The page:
The Patterson study has come under criticism from an evolutionist perspective.3 Anthropologist John Hawks noted several potential problems with the hybridization hypothesis. In particular, the effective population size is a factor that affects genetic diversity and thus apparent divergence dates and could explain the data better than hybridization. Further, many other studies assumed or determined a chimp-human divergence date of around 6 million years ago long before this one. The contribution of this work is only to try to shed light on what happened before the previously estimated chimp/human divergence date.

The creationist connection

Hawks also criticized the study for how he thought creationists would handle it:

Here is what I think is the worst part. It is sad that I have to care about it, but this idea of human-chimpanzee hybridization should be very appealing to creationists … . I think the most likely result is that the rest of us scientists will just ignore or move past this specific hypothesis. And it is possible that further evidence will emerge to make it seem more likely. But creationists will now cite Eric Lander in support of the idea that hominid fossils are not transitional between apes and humans, but instead are hybrids of apes and humans. [emphasis in original]

While it is interesting that evolutionists would be concerned about how creationists would handle a paper such as this, his fear is misplaced. Actually, this is what Patterson and colleagues have suggested. Credible creation scientists that I know believe that humans and apes are separate kinds. As far as the fossil hominids go, they are either full-fledged humans like the Neandertals, or extinct apes like “Lucy” the australopithecine. Creationists have no reason to invoke an outlandish hypothesis like human/ape hybrids to explain the fossil record. It is the evolutionist who must resort to this idea to defend common ancestry in light of the confusing molecular data.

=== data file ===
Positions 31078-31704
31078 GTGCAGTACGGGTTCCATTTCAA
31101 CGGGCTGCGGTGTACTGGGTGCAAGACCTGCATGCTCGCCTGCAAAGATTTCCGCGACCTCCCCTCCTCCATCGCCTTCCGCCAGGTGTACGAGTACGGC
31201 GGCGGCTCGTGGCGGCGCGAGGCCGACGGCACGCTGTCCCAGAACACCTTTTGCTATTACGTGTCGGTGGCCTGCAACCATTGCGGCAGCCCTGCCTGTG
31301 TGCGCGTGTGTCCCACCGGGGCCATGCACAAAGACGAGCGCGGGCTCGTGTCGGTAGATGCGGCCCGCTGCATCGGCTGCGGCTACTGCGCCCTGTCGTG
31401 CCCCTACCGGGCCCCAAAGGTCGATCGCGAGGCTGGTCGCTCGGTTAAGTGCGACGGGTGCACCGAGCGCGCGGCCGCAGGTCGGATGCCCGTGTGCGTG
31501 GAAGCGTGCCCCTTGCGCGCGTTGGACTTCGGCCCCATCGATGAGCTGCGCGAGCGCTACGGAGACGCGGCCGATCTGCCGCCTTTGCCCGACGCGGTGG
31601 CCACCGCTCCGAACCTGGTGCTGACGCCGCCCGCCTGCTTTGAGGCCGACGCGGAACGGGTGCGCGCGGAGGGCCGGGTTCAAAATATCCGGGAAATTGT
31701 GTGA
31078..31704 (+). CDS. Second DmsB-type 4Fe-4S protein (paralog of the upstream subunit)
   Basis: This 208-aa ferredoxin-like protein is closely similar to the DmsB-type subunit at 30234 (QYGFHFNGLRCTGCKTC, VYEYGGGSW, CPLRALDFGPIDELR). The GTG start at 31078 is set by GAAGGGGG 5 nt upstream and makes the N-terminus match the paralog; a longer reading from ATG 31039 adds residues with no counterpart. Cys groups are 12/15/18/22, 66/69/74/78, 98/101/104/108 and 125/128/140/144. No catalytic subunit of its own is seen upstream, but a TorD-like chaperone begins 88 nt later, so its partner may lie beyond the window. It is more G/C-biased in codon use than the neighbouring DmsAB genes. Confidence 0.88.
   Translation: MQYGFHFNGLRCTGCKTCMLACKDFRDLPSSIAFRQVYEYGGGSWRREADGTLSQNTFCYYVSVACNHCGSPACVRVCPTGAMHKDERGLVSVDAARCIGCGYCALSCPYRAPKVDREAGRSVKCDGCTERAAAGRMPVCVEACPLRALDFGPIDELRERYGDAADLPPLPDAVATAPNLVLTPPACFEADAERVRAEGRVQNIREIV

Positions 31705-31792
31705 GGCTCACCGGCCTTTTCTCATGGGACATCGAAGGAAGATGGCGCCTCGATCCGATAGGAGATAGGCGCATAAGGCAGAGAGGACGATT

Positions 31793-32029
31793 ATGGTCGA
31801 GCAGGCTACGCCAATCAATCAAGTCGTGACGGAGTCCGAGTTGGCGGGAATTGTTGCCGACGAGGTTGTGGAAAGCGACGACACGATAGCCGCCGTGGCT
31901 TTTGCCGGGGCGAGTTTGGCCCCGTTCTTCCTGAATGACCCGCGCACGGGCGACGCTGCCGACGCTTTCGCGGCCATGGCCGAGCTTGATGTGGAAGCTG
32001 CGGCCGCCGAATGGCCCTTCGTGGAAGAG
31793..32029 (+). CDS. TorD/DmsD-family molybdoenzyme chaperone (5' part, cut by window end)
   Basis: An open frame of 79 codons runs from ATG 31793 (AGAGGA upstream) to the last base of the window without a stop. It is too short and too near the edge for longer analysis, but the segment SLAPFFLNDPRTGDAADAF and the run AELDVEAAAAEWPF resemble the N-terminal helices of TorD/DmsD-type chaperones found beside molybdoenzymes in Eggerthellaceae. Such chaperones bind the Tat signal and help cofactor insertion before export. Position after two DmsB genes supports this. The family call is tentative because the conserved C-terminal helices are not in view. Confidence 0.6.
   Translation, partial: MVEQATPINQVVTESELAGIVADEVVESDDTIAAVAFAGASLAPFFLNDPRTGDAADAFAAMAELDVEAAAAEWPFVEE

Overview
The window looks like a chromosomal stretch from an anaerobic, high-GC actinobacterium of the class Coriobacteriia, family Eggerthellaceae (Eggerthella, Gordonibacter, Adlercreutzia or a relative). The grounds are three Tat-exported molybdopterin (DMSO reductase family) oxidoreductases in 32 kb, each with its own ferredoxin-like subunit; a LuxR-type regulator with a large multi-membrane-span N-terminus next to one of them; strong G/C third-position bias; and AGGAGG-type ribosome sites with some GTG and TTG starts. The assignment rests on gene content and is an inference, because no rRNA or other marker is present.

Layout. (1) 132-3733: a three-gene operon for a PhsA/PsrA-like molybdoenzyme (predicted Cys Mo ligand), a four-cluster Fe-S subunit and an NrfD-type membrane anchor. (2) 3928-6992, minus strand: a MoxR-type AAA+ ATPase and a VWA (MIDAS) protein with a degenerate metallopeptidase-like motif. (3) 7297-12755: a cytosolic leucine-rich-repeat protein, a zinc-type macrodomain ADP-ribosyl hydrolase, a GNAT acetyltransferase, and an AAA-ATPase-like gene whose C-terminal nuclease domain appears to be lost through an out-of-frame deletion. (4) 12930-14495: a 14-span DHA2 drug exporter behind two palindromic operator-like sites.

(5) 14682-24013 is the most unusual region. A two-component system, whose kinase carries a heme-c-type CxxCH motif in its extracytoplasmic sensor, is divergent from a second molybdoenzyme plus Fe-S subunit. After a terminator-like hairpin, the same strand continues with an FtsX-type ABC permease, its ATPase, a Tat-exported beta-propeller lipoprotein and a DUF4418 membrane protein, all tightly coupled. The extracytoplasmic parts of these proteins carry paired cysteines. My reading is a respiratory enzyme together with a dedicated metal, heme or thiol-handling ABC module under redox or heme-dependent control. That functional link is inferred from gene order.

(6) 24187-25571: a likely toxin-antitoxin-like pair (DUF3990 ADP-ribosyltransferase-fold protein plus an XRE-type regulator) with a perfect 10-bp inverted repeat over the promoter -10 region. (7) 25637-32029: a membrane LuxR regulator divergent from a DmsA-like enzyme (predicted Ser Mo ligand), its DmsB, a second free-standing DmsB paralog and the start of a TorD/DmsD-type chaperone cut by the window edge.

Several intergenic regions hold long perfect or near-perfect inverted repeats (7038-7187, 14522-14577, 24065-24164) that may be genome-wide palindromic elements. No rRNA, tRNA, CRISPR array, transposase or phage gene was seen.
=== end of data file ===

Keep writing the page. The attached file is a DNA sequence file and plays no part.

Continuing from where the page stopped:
Importantly, the Patterson study does not detract from creationist challenges to chimp/human ancestry. Indeed, its primary objective appears to be to explain the fact that there are large portions of both the human and chimpanzee chromosomes that match gorillas better than each other. There remain many significant differences between human and chimpanzee DNA that were not even addressed by Patterson and colleagues. Among others, these include:4

  • alleged fusion of two chromosomes to make human chromosome 2
  • differences in telomere length between humans and apes
  • chromosomal inversions
  • differences in repetitive DNA elements

In conclusion, the Patterson study does little to explain the molecular data. Even from an evolutionary perspective there are more plausible alternative explanations than hybridization events. Nor does the study significantly challenge the creationist assertion that humans and chimpanzees never shared a common ancestor. It does, however, demonstrate the incredible lengths to which evolutionists must go to rebuff the truth: humans and chimpanzees are now, and have always been, two different kinds.


  1. Patterson, N., Richter, D.J., Gnerre, S., Lander, E.S. and Reich, D, Genetic evidence for complex speciation of humans and chimpanzees, Nature 441:315–321, 2006.
  2. Wildman, D.E., Uddin, M., Liu, G., Grossman, L.I. and Goodman, M., Implications of natural selection in shaping 99.4% nonsynonymous DNA identity between humans and chimpanzees: Enlarging genus Homo, Proc. Natl. Acad. Sci. USA 100(12):7181–7188, 2003.
  3. Hawks, J., The dawn chumans,, May 17, 2006.
  4. DeWitt, D.A., Chimp Genome Sequence Very Different from Man, September 5, 2005.
    DeWitt, D.A., The Differences Make the Difference, March 20, 2006.